Once a puppy has been adopted, it’s important to begin training it. Several methods exist including the oldest and best known, the classic method, used by many training classes.
The traditional method
The traditional training technique consists of familiarizing the animal with its equipment (collar and lead) and reprimanding it (in moderation of course) until it achieves its owner’s desired behavior. When a goal is reached, the dog is rewarded with affection, petting or treats.
This method was inspired by the work of Russian physician and physiologist Ivan Pavlov which he based on an animal’s conditioned reflexes. While feeding his animals at a fixed time every day, he noticed that they began to salivate when meals were due. He made the logical connection between habits and reflexes.
Where and for how long should training take place?
Initial training should occur in a quiet place so the dog can focus on its owner’s orders without any distractions. Once the basics are securely in place, training exercises can take place in busier locations.
For the training to be effective it must take place every day using just one or two short exercises.
It’s normal for the animal to be distracted at first, but it’s important to give plenty of encouragement. Over time, the dog’s attention span will increase allowing it to learn more.
Giving effective orders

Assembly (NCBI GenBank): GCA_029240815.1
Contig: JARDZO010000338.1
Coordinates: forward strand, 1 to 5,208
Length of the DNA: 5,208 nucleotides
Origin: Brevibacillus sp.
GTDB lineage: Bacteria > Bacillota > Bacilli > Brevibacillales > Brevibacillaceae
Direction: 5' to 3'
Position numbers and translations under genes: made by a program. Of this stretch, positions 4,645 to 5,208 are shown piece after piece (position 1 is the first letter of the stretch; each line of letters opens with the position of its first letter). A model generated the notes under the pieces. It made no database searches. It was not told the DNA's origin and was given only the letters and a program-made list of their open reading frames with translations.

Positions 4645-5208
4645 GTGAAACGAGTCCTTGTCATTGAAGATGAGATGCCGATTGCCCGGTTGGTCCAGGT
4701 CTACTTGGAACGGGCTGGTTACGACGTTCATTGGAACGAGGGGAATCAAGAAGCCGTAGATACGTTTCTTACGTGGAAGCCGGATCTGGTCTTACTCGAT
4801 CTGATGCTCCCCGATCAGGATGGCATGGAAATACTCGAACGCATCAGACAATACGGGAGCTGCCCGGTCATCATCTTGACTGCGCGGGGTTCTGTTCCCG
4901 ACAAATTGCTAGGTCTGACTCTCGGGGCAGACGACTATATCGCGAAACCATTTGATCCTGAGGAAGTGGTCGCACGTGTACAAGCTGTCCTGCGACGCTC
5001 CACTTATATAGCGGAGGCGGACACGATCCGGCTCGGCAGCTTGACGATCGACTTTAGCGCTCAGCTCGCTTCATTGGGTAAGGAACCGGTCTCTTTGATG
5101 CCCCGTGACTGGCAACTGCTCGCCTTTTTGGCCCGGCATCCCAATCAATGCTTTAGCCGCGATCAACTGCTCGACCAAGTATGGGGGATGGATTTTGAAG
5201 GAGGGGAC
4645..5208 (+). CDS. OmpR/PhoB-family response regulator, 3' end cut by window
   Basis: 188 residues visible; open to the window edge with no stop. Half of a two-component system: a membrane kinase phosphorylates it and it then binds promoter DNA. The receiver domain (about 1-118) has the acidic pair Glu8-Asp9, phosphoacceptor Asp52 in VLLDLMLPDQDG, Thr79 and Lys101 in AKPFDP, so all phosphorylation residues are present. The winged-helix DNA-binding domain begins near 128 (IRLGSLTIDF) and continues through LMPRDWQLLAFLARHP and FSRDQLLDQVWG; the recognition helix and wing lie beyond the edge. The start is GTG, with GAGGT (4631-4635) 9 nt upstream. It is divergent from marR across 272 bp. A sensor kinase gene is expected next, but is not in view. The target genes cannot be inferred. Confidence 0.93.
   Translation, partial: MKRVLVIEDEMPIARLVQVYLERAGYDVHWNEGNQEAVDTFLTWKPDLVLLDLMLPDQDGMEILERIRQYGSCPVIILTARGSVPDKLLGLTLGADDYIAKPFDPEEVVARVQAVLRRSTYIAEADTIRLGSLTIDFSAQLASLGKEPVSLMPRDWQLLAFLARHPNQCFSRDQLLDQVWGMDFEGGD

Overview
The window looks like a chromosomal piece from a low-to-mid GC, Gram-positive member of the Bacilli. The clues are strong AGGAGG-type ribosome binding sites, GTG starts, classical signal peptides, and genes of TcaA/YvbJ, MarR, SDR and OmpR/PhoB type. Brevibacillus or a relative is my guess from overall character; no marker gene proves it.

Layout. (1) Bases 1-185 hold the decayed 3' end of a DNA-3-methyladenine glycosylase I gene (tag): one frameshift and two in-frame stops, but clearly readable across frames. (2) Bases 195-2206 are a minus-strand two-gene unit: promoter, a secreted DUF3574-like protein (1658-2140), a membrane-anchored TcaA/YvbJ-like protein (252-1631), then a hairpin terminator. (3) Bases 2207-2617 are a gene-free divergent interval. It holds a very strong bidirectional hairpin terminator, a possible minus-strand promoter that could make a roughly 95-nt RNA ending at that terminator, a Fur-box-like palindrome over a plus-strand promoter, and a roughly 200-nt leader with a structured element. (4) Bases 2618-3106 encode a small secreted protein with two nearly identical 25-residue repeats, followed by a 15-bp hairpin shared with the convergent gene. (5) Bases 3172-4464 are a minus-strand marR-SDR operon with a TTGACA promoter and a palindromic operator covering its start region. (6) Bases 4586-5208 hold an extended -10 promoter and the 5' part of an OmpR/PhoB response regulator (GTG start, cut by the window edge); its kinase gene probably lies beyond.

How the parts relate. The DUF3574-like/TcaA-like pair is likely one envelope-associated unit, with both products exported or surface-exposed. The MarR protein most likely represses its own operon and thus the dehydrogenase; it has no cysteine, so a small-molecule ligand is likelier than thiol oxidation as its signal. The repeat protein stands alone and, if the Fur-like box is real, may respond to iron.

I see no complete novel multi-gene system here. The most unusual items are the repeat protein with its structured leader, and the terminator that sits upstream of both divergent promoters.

Orders shouldn’t be wasted. Repeating them constantly throughout the day has the opposite effect to the desired one. The animal will stop listening and won’t distinguish between what’s important and what isn’t. Using orders sparingly and only when necessary has a greater impact on the animal’s behavior.
Orders should always be clear and precise. If the animal doesn’t react as required it probably hasn’t understood. In that case, return to a simpler exercise and come back later to the one causing problems.
The reward, an essential step
Rewarding a dog (also called “positive reinforcement“) validates its good actions and provides an opportunity for owners to show their pleasure. If the dog succeeds in walking to heel on its lead and obeying basic commands such as “sit” or “lie down”, a reward encourages the animal to continue in this way. Rewards can take various forms such as treats, stroking, verbal congratulations, toys…. During the training, these treats and toys should be stored out of the animal’s sight.
Rewards (especially food) shouldn’t be given if the animal didn’t do anything special to deserve them. If this happens it won’t be able to differentiate between when it’s not achieving anything special and when it has succeeded and deserves the reward.
Finally, the dog should be able to make the link between the exercise it’s just completed and the reward, only a few seconds can elapse between the two. Taking time to go and find sweets and rewards makes them valueless.
E.d.: With the Smart Puppy medal, the training is done in a playful way thanks to the sound frequencies studied for your dog…